Disputes over inheritance can get ugly, quickly. But what happens when loved ones disagree about estate management, even at the planning stage? Resolving these disputes can be critical, because disputes over inheritance can be devastating to a family, emotionally, and financially. If you and your spouse are struggling with some estate planning, here are some science-based tips to put the conversation on a more productive path.
Explain the Logic:
Don’t presume that your spouse understands the reasoning behind your position. Instead, as experts explained to the Wall Street Journal, state exactly why you believe this is the best course of action. Then be open to listening to other ways to implement the estate plan that could still achieve your result.
It’s obvious, but research by University of Montana’s Alan Sillars has shown that the longer a couple is married, the less they listen to what their spouse is actually saying. Instead, each spouse just guesses what the other will say, and, instead of listening, both spend more time planning their half of the argument, rather than learning the other’s actual point of view.
Rule Things Out:
What if you begin by considering what not to do? The more choices people have, the more there is to disagree about; choice can be paralyzing. So come up with things that you both agree are off-the-table. For example, you’re probably going to agree that you don’t want your entire estate going to the IRS. Even if this doesn’t automatically lead to positive answers, a shared laugh will remind you of things you have in common; start over with a more productive discussion.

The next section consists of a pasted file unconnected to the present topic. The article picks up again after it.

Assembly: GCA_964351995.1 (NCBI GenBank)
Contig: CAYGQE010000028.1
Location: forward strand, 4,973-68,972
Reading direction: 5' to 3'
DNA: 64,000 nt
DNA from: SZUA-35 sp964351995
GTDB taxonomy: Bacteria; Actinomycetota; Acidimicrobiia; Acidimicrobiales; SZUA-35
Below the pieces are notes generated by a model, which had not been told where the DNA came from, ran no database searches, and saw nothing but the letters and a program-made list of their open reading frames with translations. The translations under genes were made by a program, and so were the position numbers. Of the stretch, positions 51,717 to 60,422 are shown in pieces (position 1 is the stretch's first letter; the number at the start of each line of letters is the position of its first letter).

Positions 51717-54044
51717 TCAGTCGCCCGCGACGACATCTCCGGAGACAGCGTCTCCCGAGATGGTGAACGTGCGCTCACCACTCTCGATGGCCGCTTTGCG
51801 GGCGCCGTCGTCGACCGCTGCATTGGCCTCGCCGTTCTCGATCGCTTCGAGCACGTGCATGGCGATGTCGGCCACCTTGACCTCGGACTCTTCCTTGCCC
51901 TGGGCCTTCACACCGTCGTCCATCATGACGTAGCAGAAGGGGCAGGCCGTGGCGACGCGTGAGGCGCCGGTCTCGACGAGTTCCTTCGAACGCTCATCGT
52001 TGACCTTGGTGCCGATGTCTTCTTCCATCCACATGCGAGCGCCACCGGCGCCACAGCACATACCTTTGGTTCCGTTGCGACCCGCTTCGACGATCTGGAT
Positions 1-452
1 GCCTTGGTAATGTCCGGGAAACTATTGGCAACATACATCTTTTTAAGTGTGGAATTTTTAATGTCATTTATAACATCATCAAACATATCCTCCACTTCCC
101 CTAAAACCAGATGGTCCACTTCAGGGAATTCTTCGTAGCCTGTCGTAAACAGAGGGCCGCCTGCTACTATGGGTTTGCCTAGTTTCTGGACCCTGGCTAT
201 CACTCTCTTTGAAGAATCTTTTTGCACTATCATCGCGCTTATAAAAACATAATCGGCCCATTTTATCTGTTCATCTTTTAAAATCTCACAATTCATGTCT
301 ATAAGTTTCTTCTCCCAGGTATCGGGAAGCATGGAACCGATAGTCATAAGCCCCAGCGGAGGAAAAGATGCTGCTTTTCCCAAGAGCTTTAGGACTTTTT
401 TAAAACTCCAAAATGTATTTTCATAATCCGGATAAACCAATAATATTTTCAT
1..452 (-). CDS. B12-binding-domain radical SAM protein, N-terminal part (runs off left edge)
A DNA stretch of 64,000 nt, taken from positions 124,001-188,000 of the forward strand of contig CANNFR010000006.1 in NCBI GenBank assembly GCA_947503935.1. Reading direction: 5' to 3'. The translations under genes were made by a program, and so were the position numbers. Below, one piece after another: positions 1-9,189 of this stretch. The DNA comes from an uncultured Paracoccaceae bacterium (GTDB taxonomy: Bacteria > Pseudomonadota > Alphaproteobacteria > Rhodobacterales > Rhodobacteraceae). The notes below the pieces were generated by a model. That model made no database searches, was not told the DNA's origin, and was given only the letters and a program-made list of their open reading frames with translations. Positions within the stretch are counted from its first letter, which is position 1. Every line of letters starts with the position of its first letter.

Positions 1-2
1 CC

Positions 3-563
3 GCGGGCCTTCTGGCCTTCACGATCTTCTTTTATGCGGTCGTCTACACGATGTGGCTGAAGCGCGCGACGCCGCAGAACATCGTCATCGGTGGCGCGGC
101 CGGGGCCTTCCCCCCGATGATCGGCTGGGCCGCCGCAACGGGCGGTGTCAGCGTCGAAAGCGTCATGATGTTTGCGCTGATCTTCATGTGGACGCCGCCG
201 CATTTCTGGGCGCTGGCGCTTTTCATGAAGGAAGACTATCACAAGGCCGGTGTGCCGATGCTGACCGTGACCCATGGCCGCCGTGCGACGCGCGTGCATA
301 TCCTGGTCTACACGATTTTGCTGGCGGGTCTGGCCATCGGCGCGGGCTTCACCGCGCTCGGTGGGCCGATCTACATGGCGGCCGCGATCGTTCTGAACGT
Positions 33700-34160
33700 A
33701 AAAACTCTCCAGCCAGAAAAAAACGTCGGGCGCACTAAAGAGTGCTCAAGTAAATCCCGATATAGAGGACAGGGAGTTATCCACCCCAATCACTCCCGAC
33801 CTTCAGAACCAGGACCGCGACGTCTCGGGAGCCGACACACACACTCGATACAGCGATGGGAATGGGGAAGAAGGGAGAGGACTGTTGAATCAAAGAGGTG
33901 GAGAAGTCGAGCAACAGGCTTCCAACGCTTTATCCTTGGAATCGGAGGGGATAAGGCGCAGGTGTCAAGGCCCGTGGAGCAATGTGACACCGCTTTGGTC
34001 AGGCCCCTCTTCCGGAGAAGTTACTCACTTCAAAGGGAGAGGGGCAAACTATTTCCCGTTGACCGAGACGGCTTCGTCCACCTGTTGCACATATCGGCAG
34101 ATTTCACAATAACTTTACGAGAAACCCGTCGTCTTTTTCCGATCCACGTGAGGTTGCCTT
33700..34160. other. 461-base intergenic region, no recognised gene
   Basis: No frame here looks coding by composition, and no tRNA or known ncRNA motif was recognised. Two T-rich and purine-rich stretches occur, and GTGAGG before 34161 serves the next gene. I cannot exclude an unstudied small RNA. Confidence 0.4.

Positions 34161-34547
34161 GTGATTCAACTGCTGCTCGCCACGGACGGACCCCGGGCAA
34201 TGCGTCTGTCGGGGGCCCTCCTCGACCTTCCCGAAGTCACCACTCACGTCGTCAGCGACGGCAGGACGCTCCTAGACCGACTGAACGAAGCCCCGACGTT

If the problems are absolutely intractable, a last resort option might be to consider setting up separate estates for each spouse—an idea this Forbes piece addressed a few years ago:
If you each have your own lawyer, you may have more freedom to speak up about your specific concerns and desires without having to take into consideration those of your partner. In addition, your best interests will be the only concern. This is especially important in blended family situations, since there can often be competing, conflicting interests between step parents and their step children.
Consult an Expert:
The law can be dense, and there may well be other options that neither you nor your spouse considered, that can address all of your concerns.
If you’re considering your future legacy and want to find a plan both you and your spouse can rest easy with, reach out to our experienced professionals today. Check us out wilsonmillerlaw.com or call us today 501-221-7776.